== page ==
Monitoring & control of water processes

Our group has been a clear pioneer and developed many new monitoring applications. The scientific success is probably best measured through the impact that DTS has had over the past ten years in environmental sciences. The Trans-African Hydro-Meteorological Observatory (TAHMO) is a more recent but even more ambitious development in which we seek to install and operate a dense network of 20,000 weather stations across sub-Saharan Africa. The computation aspects come to the fore in the eWaterCycle project, which is the first global operational forecasting model with high resolution, data assimilation, and lateral movement of water.

Better understanding of the availability of water over time and space is extremely important in a world that needs to double its food production by 2060, while reducing the total amount of water diverted for irrigation. The societal relevance is probably most acute in the Global South, which is why many of our projects are located in Asia and Africa. Large reservoirs bring benefits to people in the form of flood control, water for irrigation and electricity products. However dams can also have adverse side effects on downstream ecosystems. With more optimal operation of dams floods can be reduced, energy and agricultural production can be maximized, navigation can be enabled and environmental damage can be minimized.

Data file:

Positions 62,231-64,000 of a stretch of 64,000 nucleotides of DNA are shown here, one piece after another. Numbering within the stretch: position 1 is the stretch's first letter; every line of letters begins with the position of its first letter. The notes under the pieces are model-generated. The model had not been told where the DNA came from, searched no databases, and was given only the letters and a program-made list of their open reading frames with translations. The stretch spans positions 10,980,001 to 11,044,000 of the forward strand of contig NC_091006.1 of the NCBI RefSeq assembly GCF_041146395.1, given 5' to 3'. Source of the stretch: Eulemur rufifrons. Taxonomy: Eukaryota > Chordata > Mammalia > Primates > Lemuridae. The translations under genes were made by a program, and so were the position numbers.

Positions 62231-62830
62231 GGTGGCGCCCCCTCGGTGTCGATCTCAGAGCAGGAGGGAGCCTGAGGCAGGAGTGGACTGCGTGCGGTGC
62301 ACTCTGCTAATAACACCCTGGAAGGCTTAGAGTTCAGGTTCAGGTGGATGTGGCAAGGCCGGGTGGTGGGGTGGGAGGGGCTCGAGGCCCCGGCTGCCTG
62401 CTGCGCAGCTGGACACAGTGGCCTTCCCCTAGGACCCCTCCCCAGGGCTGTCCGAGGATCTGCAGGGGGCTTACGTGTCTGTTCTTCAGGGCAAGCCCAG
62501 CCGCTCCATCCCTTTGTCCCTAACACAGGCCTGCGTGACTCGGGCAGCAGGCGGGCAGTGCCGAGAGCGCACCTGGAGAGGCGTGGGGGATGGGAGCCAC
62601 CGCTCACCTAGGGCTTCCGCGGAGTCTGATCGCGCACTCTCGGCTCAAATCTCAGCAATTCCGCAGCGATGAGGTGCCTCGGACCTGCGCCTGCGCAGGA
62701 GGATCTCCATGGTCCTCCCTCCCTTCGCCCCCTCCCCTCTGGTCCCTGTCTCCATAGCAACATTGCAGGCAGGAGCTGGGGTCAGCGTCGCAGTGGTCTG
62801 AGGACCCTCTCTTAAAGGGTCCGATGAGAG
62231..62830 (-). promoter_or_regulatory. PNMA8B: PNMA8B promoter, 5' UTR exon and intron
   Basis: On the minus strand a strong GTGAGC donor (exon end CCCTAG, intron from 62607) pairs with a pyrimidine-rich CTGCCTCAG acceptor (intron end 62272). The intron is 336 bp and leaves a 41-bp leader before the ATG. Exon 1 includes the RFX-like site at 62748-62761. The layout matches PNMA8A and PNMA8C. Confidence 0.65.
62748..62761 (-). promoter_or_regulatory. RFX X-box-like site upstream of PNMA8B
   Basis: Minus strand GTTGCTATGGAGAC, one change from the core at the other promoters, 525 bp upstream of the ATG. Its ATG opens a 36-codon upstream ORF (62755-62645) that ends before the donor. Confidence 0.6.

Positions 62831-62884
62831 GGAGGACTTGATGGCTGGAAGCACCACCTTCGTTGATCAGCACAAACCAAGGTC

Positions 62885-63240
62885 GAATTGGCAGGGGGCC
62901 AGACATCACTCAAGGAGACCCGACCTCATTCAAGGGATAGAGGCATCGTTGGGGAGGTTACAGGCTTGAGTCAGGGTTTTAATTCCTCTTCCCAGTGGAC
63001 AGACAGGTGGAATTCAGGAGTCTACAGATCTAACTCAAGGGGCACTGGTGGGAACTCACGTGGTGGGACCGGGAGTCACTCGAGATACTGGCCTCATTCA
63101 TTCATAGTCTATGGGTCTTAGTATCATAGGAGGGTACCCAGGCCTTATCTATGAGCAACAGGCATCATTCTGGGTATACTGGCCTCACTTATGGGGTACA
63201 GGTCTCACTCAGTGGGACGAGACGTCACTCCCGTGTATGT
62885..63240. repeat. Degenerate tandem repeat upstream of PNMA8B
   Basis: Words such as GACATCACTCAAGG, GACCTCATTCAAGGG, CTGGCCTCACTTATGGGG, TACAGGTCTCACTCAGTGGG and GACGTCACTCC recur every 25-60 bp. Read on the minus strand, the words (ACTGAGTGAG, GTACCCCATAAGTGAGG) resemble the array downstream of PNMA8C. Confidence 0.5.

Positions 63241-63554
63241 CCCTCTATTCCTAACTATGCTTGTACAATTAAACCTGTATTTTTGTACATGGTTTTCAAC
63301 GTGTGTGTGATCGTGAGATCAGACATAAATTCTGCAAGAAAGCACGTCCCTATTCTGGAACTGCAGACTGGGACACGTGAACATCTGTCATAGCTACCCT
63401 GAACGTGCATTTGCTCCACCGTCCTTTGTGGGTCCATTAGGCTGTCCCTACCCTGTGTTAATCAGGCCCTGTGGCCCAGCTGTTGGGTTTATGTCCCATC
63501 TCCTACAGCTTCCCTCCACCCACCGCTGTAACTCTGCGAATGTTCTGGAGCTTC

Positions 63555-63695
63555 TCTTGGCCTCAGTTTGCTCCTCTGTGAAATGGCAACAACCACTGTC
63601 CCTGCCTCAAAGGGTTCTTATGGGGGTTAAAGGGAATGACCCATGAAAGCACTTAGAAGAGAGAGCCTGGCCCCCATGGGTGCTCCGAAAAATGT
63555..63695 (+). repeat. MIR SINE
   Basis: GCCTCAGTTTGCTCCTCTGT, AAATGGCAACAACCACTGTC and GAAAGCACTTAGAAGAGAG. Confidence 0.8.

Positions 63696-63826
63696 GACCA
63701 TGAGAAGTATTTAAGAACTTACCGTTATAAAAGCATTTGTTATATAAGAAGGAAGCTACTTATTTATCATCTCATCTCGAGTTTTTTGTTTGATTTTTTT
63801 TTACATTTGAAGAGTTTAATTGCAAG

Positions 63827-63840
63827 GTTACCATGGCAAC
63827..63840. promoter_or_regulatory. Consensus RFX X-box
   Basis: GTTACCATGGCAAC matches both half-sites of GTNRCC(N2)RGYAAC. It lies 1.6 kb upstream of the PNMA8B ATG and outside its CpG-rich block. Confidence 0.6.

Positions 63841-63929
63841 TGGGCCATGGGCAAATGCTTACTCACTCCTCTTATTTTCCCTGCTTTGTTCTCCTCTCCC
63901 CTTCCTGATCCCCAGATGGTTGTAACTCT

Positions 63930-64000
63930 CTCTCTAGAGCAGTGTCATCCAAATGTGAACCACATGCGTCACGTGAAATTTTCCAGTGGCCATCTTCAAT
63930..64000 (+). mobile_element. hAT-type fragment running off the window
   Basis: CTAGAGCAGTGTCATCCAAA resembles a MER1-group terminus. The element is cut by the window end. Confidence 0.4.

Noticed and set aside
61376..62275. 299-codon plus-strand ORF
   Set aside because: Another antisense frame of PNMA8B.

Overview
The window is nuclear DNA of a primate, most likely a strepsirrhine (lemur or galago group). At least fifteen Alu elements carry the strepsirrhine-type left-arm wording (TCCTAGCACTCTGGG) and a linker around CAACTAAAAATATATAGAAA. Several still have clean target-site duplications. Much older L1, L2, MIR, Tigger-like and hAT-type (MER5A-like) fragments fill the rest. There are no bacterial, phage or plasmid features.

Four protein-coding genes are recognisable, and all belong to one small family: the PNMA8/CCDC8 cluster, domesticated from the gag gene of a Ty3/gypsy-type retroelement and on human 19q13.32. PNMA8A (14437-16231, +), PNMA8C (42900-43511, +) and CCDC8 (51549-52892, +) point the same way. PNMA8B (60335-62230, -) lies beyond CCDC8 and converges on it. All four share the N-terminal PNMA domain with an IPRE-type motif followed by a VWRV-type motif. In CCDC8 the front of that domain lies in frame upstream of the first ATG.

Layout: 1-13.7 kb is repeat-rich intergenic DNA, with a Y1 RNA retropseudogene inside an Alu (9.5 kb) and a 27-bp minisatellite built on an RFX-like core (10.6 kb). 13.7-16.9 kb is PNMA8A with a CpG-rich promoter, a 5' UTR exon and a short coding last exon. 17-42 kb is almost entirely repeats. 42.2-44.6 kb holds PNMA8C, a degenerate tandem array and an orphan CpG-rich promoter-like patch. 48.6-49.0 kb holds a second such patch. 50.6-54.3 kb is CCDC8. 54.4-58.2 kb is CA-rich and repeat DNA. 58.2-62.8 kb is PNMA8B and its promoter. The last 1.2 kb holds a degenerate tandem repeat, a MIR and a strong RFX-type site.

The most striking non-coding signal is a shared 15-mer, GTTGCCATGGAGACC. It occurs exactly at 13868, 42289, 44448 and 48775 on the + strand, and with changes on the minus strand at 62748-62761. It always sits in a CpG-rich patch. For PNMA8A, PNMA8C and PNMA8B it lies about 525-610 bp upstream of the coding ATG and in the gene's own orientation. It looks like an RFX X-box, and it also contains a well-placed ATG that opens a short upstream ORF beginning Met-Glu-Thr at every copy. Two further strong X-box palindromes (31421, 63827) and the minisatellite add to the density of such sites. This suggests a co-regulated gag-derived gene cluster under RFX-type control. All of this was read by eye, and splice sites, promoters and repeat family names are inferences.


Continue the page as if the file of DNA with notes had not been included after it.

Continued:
Monitoring and control research in the drinking water supply was concentrated around the development of a simulator of a drinking water treatment plant for operation and training purposes. Therefore integration of models and platforms was needed and new algorithms were developed to rapidly exchange information. In addition, models were developed for the prediction of drinking water use to operate the system energy efficient. New algorithms were made to identify pipe bursts in real time with limited data and adaptive calibration, taking into account accuracy of prediction and size of the burst in relation to size of the area.